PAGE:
Sean Cabot

Special Correspondent

Since “Nerd” is defined in the dictionary as “a foolish or contemptible person who lacks social skills or is boringly studious,” people would wonder why there is a club using that word in pride.

In previous decades, nerd pride was mostly non-existent, with nerds being ostracized by the mainstream crowd. Niche interests are gradually growing in popularity and prevalence. A rising reliance on the internet is giving nerds a large playground of sorts to express themselves and relay their interests to others.

“Nerd Club started in 2008, with a couple of students from my sci-fi class, and it started as a joke,” said club advisor, Ms. Kate Meo. “It’s sort of a very inclusive group, it always has been open to lots and lots of interests and feeling like everybody brings something to the table.” Interests such as steampunk, horror, and even My Little Pony are welcomed, according to Ms. Meo.

On Monday afternoons, one can see students gathering together under this term to plan events such as parties, movie screenings, or gatherings that pertain to their niche interests. From Japanese animation, to Doctor Who, to comics, there is no shortage of peculiar interests being shared and discussed.

Other activities that Nerd Club engages in, include Murder Mystery Parties, trips to King Richard’s Faire, Book Swaps, and similar events.

Usually, students will converse for a while before having their attention called by their president. They will then discuss events to organize in the coming weeks, then continue to have discourses with each other until it is time to leave. It doesn’t seem too out of the ordinary, but the variance in interests makes it a very colorful gathering, and potentially confusing for non-members.

Aiden Delaney, a student at HHS who does not identify as a nerd, when asked about his opinions on Nerd Club and Nerd Culture, said that he believes that nerds, in some ways, want to diversify themselves through their interests, as a way of voluntarily breaking from the norm. He also was interested at the prospect of Nerd Club, though he was not sure of how it works.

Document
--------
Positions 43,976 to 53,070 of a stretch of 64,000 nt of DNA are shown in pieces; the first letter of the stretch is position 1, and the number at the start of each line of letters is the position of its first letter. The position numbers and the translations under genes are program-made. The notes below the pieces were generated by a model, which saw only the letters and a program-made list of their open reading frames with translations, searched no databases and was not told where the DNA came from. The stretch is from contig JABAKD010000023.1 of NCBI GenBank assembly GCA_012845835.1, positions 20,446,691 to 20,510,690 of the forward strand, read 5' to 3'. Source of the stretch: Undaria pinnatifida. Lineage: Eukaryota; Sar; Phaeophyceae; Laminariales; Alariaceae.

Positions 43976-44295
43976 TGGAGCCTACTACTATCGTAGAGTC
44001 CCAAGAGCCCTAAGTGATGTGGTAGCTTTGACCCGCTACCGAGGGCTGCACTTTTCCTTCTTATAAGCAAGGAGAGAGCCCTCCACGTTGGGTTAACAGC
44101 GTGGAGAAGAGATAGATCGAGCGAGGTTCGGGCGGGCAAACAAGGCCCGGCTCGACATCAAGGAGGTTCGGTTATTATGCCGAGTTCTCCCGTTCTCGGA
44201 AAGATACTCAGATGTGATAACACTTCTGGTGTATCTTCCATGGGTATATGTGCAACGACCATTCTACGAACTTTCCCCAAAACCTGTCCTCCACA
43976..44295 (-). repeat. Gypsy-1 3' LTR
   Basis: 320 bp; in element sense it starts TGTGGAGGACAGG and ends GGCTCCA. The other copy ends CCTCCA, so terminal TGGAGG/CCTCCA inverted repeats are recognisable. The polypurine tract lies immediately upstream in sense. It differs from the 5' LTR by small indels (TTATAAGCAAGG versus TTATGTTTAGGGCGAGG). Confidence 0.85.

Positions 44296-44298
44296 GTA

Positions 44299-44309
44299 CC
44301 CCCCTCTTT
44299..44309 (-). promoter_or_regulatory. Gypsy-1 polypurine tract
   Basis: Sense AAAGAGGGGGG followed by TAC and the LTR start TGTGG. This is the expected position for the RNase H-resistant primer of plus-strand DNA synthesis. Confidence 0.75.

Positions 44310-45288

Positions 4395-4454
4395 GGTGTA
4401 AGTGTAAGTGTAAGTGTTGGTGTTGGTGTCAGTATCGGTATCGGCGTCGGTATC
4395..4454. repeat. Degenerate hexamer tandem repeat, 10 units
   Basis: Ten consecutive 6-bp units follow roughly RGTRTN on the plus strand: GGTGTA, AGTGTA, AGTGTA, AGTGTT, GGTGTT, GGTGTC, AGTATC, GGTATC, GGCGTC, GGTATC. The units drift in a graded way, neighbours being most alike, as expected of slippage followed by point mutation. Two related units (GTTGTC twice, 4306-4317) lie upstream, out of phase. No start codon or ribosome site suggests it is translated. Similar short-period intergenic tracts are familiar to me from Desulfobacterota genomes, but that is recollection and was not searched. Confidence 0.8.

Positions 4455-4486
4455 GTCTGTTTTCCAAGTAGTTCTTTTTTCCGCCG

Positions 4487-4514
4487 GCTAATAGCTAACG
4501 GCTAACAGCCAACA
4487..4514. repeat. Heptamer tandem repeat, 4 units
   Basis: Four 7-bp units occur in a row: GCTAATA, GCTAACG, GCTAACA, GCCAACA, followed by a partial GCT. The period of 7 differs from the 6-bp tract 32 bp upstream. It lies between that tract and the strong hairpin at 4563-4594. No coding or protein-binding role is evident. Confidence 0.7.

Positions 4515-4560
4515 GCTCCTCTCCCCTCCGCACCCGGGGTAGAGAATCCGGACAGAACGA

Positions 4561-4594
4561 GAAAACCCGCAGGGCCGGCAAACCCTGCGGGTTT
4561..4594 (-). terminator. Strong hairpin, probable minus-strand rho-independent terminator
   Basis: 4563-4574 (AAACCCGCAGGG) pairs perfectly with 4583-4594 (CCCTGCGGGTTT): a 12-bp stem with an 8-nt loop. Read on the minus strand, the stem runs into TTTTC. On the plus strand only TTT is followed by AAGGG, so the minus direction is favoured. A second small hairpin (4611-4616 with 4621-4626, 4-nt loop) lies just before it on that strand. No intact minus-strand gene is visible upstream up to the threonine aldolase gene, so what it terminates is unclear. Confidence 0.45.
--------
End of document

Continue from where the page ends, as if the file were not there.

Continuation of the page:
“I just feel like now it’s just what you’re kind of into and what your interests are, but I don’t see it as an insult, at all,” said Delaney. Even amongst those not involved in nerd culture, the definition is nowhere near as malevolent as in previous generations.

Despite this, Rhys Mades, president of the Nerd Club, is a bit more concerned about how non-nerds view nerd culture. She said that nerds are, in many ways, still seen as “weird.” She feels that most non-nerds are indifferent to the idea of Nerd Club, and also said that she had occasionally been picked on because of her interests.

Ms. Meo agrees with the idea that a nerd is defined as someone with a large interest in certain unusual facets of pop culture. However, she feels that it is being treated with respect.

“I think maybe people equate ‘nerd’ with successful, smart, interesting, and innovative. So I think there’s a more positive feeling,” said Ms. Meo.

However, Ms. Meo also states that although many freshmen have joined the club, the advertising of the club could be handled better. Mades also expressed a desire to improve the club.

“I plan for us to become the large, happy family type club we used to be. I hope we have events at least once a week and have participating members and everyone has a lot of fun. For some of us it’s the only safe space for us to talk about the things we enjoy and have friends, and I love to be able to provide that,” said Mades.

The club supervisor and president seems quite hopeful for the club’s future. Ms. Meo was glad for the recent rise in membership, while Mades is optimistic about how the club can improve. It goes to show how a term previously labeled as a social death sentence can be turned so drastically around to better not only those under it, but those who look from the other side.


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